Nine of these technologies developed and created by GE have been accepted by the World Health Organisation

Technology plays an important part in delivering primary care but often transposing technologies that have been developed for hospitals in developed countries are of little use in low resource environments.
Exactly. So we’ve designed the Vscan access, a portable ultrasound like a flip phone developed for cardiac application. We didn’t even realise that it could serve as an obstetric kind of scanning system in low resource environments, but over the years we’ve used that first Vscan simply because some health workers found that it was actually adapted for rural care in maternal and new born health. Over time we’ve created another version of the Vscan which we call the Vscan Access that we made portable with a battery to avoid issues of power with a long lasting battery of many, many hours. Similarly it has a 3G connection to enable the sharing of images and Wi-Fi connection to enable the transmission of images by internet or by 3G. So that’s the antenatal care and postnatal care in primary care centres and this is what we are doing for instance in Northern Nigeria now or Ethiopia. Actually nine of these technologies developed and created by GE have been accepted by the World Health Organisation, which is a big nod to the fact that these technologies are definitely contributing to solve these problems.

Navigating local content regulation and policies across the continent can sometimes be an uphill battle. What has been its impact on your work and how committed is GE to using local resources?
We don’t need any regulation that enforces localisation to be local. For me it’s more about your capacity and capability to execute on your commitments and your promises and what you aspire to be that determines how local you are in each of these countries. In South Africa the localisation around particularly the Black Economic Empowerment (BEE) scorecard is very specific in terms of what you need to do to get to the scorecard positioning. We are currently at the BEE contribution level 4 [fully compliant] but we are working definitely on moving that up to the highest level [level 1] we can. But irrespective of that, whether it’s power, healthcare, transportation, we have been able to localise our workforce. If I look at the country-level leadership of most of our businesses in sub-Saharan Africa today, in South Africa its 100% South Africans, in Nigeria we are 100% Nigerian, in Kenya we are 100% Kenyan, in Algeria on healthcare 100%, Tunisia 100%, and Morocco 100%. So it’s not like before where we either had expatriates sitting in Africa or flying people in and out because the expertise at the time was in Europe, in the Middle East or in the United States. We’ve transitioned almost completely from that. I’ll give you an example because it’s important. 10 years ago in Africa the typical model for was to have account managers who were really the sales frontliners running commercial operations, and you would have had maybe a few service people but that would have been it. When you had to discuss or negotiate a contract with a customer, you would then have to fly people in from the US to come spend a week to negotiate the contract. Today it’s all done in Africa and that’s a major shift.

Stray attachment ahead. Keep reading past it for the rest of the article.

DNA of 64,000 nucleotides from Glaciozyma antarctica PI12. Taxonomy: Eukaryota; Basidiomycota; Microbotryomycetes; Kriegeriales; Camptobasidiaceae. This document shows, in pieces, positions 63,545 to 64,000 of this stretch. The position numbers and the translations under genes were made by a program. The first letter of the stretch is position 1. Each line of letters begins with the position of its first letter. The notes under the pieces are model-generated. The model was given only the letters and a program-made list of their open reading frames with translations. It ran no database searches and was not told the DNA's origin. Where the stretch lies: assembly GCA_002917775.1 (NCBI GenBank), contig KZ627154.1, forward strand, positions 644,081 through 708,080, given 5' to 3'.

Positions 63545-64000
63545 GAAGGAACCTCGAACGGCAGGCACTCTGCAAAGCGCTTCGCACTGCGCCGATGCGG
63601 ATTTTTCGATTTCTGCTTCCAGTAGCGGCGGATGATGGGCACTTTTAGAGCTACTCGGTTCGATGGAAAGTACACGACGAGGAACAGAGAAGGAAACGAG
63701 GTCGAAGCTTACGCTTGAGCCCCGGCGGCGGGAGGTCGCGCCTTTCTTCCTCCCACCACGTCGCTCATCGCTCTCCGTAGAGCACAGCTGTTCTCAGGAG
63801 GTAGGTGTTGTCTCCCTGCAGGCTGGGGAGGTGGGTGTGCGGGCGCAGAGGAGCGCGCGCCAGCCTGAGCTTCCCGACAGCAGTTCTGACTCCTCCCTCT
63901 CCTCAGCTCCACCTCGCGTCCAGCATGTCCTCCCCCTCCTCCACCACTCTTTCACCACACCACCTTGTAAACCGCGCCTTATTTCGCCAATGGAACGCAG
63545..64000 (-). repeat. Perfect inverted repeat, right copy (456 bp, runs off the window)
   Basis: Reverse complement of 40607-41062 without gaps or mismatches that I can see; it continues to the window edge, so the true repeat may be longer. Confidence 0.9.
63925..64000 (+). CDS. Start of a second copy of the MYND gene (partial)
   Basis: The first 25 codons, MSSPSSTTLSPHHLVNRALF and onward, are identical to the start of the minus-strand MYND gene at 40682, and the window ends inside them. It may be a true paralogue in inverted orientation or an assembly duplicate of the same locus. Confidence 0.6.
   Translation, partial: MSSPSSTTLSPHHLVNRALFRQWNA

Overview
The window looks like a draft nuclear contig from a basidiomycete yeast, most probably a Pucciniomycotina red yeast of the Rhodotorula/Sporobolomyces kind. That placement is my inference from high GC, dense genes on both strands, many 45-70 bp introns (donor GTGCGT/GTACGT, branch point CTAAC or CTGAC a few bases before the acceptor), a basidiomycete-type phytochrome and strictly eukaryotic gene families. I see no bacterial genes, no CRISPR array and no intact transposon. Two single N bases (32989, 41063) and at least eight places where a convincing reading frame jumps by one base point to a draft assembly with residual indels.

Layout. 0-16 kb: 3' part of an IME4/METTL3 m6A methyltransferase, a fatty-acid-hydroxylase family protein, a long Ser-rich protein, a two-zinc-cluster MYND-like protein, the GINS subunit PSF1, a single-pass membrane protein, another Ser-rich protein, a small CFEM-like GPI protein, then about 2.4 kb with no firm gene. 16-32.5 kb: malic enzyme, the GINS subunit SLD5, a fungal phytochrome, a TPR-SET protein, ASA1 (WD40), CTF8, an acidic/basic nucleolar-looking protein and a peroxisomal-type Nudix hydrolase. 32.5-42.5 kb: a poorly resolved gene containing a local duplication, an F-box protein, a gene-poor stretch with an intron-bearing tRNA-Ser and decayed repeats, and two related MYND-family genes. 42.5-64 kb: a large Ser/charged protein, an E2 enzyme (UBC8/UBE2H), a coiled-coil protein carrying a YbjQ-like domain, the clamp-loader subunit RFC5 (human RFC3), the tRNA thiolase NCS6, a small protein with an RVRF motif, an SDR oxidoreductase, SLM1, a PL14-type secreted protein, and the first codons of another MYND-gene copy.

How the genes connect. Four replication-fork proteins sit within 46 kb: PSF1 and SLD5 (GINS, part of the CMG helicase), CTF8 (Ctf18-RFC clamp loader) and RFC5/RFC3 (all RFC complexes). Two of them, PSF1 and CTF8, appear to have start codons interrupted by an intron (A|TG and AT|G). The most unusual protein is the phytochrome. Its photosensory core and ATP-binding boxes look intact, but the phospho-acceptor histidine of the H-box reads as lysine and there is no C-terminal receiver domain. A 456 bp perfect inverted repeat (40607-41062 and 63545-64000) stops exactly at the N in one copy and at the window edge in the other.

In June this year GE installed it’s 100th power plant in sub-Saharan Africa. What can we expect from GE in the power sector in the coming year?
If you look at sub-Saharan Africa, Nigeria has definitely been a key market for us in power, particularly in all our range of gas powered turbines but Nigeria is not the only country. In South Africa if you look at steam-fired power plants, we’ve got Kusile and Medupi, two coal-fired plants using a steam technology that has been developed for the last seven years. Initially Eskom awarded Kusile and Medupi to Alstom but when we integrated Alstom it became GE’s. In fact 80% of the installed base in power in South Africa today is GE, that’s a big big footprint. Even when we compare that to Nigeria, it’s a huge presence and responsibility in terms of power generation under these huge multiyear projects. It requires a whole lot of project development, project management and execution capabilities that we are very proud to have.

80% of the installed base in power in South Africa today is GE, that’s a big big footprint

In Nigeria you invested $90m in a Calabar manufacturing plant for power services but there’ve been some bumps along the way. What is the latest on the project?